Courses in Geological Sciences (Division 377)

116. Introductory Geology in the Field. Credit is not granted for G.S. 116 to those with credit for an introductory course in geology on campus. (8). (NS).

Students may earn eight credits for studying Introductory Geology in the Rocky Mountains, including: Yellowstone National Park, Grand Tetons, Dinosaur National Monument, Craters of the Moon, Flaming Gorge. This field course is taught at Camp Davis, a permanent facility built by the University in 1929. Camp Davis is about 20 miles south of Jackson, Wyoming, near the junction of the Overthrust Belt, the Snake River Plain, the Wind River Range, and the Green River Basin; the Tetons lie to the north, the Gros Ventre Range to the east, and the Basin and Range Province to the west. It is simply an excellent place to learn about geology. The camp is located on the Hoback River near its junction with the Snake River; the trout fishing is great.

This is an in-depth course covering all aspects of geology. The thrust of this course is to teach students about minerals and rocks in a variety of settings. Approximately two weeks of the course are spent on trips to other parts of Wyoming as well as Nevada, Colorado, Montana, Idaho, and Utah. Students examine minerals, rocks, and fossils in their natural settings. Although lectures are a part of the course, most of the time is spent in the field where instruction is often on an individual basis. GS 116 helps to meet the natural science distribution requirement in the College of Literature, Science and the Arts. The course has no prerequisites. GS 116 runs for 6 weeks. The dates for the 1990 summer course will be from July 5, when the caravan leaves from Ann Arbor, until August 20, the day that the caravan returns to Ann Arbor.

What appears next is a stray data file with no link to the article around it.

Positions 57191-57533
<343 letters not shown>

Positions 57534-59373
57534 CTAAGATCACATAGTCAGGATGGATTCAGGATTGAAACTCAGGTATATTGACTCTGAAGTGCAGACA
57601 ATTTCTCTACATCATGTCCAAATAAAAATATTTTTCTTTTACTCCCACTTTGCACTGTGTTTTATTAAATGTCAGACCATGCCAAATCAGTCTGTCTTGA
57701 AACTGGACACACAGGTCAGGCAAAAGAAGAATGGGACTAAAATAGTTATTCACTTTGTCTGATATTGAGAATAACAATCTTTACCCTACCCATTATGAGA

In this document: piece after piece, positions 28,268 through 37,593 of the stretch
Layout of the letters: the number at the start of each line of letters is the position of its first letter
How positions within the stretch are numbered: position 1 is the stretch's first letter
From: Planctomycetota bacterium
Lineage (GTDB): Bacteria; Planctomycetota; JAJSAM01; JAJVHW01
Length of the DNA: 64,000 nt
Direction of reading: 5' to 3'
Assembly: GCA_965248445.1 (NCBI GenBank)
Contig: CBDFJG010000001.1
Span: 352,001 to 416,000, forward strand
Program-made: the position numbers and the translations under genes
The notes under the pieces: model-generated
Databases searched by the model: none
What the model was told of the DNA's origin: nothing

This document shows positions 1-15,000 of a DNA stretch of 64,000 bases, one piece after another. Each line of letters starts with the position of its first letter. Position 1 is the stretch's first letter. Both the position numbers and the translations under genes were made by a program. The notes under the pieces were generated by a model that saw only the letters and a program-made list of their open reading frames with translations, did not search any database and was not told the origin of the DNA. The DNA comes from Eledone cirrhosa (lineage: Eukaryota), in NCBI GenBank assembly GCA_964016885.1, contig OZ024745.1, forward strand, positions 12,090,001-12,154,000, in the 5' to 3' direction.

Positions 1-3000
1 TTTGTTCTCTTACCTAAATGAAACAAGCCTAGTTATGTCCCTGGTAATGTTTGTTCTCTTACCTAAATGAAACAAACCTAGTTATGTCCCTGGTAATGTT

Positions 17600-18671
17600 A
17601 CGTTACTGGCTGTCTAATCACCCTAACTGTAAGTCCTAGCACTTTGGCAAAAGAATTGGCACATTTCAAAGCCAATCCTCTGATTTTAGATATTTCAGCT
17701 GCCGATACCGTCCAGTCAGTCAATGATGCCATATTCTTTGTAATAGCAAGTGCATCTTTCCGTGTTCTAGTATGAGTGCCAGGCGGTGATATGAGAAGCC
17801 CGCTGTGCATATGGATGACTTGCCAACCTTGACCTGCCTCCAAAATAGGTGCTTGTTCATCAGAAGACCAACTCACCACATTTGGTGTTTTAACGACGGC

Cost, including lodging, meals, tuition, health fee, and transportation to and from Camp Davis is $1806 for all Michigan residents and $2030 for all nonresidents. All class-related equipment and field vehicles connected with the course are supplied by the University. For an application form, write to: Dr. Joyce M. Budai, Department of Geological Sciences, UM, Ann Arbor, MI 48109-1063. [Cost:7]

411. Geology of Michigan. (3). (Excl).

This course surveys the geologic evolution of Michigan and the surrounding Great Lakes region in the context of modern geologic theory. The course can be taken by students with no background in geology. It begins with a review of important basic geologic principles and uses this foundation to illustrate more advanced geologic concepts in the context of the geologic evolution of the Great Lakes region. This approach permits the course to deal with problems that are of present research interest to geoscientists, such as processes of formation of the early crust, evolution of important crustal features such as the Michigan Basin and Mid-Continent Rift, and preservation of evidence of glaciation in the recent and distant past. The course consists of lectures and a weekly, take-home exercise involving map interpretation that is designed to illustrate the points being made in class. A discussion section is available for those needing help with the exercise. A book is recommended for the course and a course pack is required. [Cost:2] [WL:3 or 4] (Kesler)


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